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Bruised Bruins Approach Thanksgiving Benchmark27:19Download

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Boston Bruins right wing David Pastrnak (88), of the Czech Republic, collides with San Jose Sharks defenseman Marc-Edouard Vlasic (44) during the first period of an NHL hockey game Saturday, Nov. 18, 2017, in San Jose, Calif. (AP Photo/Tony Avelar)MoreCloseclosemore
Boston Bruins right wing David Pastrnak (88), of the Czech Republic, collides with San Jose Sharks defenseman Marc-Edouard Vlasic (44) during the first period of an NHL hockey game Saturday, Nov. 18, 2017, in San Jose, Calif. (AP Photo/Tony Avelar)
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In the latest episode of Season Ticket, The Globe's Chris Gasper (@cgasper) welcomes Kevin Paul DuPont to talk about the least popular team in Boston at the moment, the Bruins. Topics include the youth movement of the NHL, owner Jeremy Jacobs' induction into the Hockey Hall of Fame, and the current state of the Bruins as they approach a key Thanksgiving benchmark.

Guests

Interview Highlights

On where the Bruins stand approaching Thanksgiving

Kevin Paul DuPont: Given what they’ve been through and now where they are—they’re a game or two above .500 here—I think that’s about as well as you could expect in certain aspects in terms of health, well-being, but I don’t see them as a powerhouse in the East; I never did.

On the Thanksgiving benchmark in the NHL

Chris Gasper: There are Canadian teams and a lot of Canadian players in the league so we have to say "American Thanksgiving." But that is sort of a big mile marker in the NHL season for teams trying to make the playoffs.

Kevin Paul DuPont: Typically, American Thanksgiving is six or seven weeks into the schedule. If you’re not above the DNQ line—if you’re not in the mix here by American Thanksgiving—you’re basically in trouble. It’s not to say they’re on life support but they’re in trouble.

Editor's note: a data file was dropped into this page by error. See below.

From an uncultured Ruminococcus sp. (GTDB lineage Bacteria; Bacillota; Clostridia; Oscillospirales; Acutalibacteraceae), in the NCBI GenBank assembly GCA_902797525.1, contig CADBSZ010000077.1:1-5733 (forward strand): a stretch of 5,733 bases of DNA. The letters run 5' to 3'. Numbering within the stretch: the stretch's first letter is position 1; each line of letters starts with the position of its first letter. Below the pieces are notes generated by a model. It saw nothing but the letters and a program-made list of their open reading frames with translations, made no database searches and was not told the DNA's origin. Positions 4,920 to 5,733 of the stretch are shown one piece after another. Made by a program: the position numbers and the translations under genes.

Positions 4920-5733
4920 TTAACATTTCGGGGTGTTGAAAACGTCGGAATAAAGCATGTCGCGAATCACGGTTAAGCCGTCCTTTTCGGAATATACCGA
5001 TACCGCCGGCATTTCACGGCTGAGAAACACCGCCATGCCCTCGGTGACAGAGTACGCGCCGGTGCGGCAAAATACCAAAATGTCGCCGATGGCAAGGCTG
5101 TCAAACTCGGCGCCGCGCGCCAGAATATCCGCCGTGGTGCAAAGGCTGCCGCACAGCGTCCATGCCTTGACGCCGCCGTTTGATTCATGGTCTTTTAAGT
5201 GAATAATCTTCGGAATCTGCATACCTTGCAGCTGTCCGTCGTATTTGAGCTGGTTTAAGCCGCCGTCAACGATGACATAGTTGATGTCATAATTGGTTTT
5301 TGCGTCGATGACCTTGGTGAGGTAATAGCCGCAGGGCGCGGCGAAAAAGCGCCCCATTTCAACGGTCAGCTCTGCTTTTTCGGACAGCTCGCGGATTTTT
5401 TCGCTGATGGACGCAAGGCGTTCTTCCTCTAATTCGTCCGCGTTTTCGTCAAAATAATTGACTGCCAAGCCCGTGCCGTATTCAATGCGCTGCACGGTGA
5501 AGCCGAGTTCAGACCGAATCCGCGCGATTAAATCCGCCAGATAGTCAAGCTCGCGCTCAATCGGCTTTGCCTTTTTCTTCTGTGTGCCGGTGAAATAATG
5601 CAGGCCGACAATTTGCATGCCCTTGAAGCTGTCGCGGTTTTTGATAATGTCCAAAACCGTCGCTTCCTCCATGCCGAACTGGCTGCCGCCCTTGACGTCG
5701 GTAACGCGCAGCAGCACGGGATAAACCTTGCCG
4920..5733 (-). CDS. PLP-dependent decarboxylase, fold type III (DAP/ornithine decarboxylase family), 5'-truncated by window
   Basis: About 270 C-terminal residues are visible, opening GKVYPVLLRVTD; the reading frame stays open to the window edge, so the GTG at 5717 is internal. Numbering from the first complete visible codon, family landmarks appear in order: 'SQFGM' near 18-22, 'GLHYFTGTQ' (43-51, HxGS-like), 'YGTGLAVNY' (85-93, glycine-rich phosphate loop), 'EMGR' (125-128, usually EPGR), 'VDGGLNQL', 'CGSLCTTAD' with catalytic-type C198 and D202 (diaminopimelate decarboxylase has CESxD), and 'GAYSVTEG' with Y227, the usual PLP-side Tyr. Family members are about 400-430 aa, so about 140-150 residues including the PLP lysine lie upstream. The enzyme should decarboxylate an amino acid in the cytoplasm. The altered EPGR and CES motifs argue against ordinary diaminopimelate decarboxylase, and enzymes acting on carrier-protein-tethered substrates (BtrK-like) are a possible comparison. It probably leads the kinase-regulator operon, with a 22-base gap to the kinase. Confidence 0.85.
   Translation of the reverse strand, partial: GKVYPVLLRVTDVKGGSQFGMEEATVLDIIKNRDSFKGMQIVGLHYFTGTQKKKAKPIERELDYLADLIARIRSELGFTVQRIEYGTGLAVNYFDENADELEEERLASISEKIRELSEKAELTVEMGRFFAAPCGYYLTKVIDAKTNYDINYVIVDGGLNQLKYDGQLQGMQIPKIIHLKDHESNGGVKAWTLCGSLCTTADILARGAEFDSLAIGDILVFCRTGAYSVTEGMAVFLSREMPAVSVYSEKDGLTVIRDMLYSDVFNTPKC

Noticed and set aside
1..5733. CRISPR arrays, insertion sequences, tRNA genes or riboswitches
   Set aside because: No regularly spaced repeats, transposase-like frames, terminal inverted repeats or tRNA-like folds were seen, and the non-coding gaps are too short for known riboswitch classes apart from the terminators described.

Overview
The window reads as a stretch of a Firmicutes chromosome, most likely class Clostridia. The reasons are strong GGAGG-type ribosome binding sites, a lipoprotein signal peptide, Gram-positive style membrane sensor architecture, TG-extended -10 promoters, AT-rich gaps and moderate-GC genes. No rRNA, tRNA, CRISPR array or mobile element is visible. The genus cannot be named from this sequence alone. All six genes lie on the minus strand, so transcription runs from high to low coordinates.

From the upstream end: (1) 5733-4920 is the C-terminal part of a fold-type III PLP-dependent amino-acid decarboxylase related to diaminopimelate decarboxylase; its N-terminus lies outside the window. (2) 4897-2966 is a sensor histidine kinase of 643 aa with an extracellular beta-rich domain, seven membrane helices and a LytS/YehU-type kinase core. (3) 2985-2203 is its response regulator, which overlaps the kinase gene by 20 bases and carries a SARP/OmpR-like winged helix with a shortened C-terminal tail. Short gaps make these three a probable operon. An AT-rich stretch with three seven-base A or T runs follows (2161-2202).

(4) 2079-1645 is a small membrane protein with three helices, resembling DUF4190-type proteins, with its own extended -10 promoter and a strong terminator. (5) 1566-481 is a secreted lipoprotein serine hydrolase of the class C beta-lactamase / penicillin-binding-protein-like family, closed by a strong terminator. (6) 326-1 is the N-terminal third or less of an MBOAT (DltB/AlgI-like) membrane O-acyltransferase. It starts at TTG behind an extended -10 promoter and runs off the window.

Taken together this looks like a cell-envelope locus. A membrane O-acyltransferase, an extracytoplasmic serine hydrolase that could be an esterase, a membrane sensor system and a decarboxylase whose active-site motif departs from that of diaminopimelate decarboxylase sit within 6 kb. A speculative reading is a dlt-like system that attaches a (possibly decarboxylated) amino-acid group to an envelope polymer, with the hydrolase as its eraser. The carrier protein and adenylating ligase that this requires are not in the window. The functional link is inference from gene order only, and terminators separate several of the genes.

"I don’t see them as a powerhouse in the East; I never did."

Kevin Paul DuPont, on the Bruins

On the decision to start goalie Anton Khudobin in favor of Tuukka Rask

Chris Gasper: The biggest thing right now is they need all the points you can get. That led into [coach] Bruce Cassidy’s decision to ride the hot hand in net, going with backup Anton Khudobin in a couple of games on the West Coast and benching Tuuka Rask, who is not only the Bruins franchise goalie but he’s one of the highest paid goalies in the NHL ... I know a lot of people feel like it’s the right decision, and I think in the short term it is—but to me it speaks to how concerned the Bruins are about making the playoffs and they feel like, at this point in the year, they need every single point. Long-term, I don’t see how this is helpful in terms of, “Do you want to alienate your franchise goalie?” And there’s no way Anton Khudobin, a career backup, you can ride him to the playoffs.

Kevin Paul DuPont: If there’s nothing going on and you get any glimmer of hope from any position, any player, anything, then you go with it and they did. I didn’t see any choice. I’ve known Tuukka from basically day one here and I thought he took it very well. I think anyone who’s been around it day-to-day and living it day-to-day has to acknowledge: this is a team that’s been searching for something and here’s Anton, a foothold at the moment. They went with him.